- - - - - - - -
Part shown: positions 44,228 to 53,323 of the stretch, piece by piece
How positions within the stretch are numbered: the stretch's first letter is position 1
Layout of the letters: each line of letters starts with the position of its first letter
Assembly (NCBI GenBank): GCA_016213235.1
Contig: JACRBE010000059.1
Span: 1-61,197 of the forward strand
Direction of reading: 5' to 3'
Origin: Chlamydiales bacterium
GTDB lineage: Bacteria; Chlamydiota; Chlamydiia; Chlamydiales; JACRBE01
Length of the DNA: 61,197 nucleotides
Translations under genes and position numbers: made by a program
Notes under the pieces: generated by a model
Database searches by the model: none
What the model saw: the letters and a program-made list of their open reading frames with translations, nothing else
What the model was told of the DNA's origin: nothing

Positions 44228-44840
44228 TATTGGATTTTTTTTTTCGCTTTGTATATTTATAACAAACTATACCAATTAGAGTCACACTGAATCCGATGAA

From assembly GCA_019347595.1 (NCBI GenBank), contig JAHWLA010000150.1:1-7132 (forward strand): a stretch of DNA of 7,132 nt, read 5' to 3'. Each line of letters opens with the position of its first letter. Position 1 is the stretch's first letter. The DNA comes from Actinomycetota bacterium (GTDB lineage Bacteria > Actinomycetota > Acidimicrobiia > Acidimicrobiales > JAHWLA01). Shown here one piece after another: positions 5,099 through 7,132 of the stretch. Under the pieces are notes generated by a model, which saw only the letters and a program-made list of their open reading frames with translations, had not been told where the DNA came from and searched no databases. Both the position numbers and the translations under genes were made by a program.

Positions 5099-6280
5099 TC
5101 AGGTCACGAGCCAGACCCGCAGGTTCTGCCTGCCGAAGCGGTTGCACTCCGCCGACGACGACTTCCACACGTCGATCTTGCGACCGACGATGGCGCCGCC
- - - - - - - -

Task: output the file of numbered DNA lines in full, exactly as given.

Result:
Part shown: positions 44,228 to 53,323 of the stretch, piece by piece
How positions within the stretch are numbered: the stretch's first letter is position 1
Layout of the letters: each line of letters starts with the position of its first letter
Assembly (NCBI GenBank): GCA_016213235.1
Contig: JACRBE010000059.1
Span: 1-61,197 of the forward strand
Direction of reading: 5' to 3'
Origin: Chlamydiales bacterium
GTDB lineage: Bacteria; Chlamydiota; Chlamydiia; Chlamydiales; JACRBE01
Length of the DNA: 61,197 nucleotides
Translations under genes and position numbers: made by a program
Notes under the pieces: generated by a model
Database searches by the model: none
What the model saw: the letters and a program-made list of their open reading frames with translations, nothing else
What the model was told of the DNA's origin: nothing

Positions 44228-44840
44228 TATTGGATTTTTTTTTTCGCTTTGTATATTTATAACAAACTATACCAATTAGAGTCACACTGAATCCGATGAA

From assembly GCA_019347595.1 (NCBI GenBank), contig JAHWLA010000150.1:1-7132 (forward strand): a stretch of DNA of 7,132 nt, read 5' to 3'. Each line of letters opens with the position of its first letter. Position 1 is the stretch's first letter. The DNA comes from Actinomycetota bacterium (GTDB lineage Bacteria > Actinomycetota > Acidimicrobiia > Acidimicrobiales > JAHWLA01). Shown here one piece after another: positions 5,099 through 7,132 of the stretch. Under the pieces are notes generated by a model, which saw only the letters and a program-made list of their open reading frames with translations, had not been told where the DNA came from and searched no databases. Both the position numbers and the translations under genes were made by a program.

Positions 5099-6280
5099 TC
5101 AGGTCACGAGCCAGACCCGCAGGTTCTGCCTGCCGAAGCGGTTGCACTCCGCCGACGACGACTTCCACACGTCGATCTTGCGACCGACGATGGCGCCGCC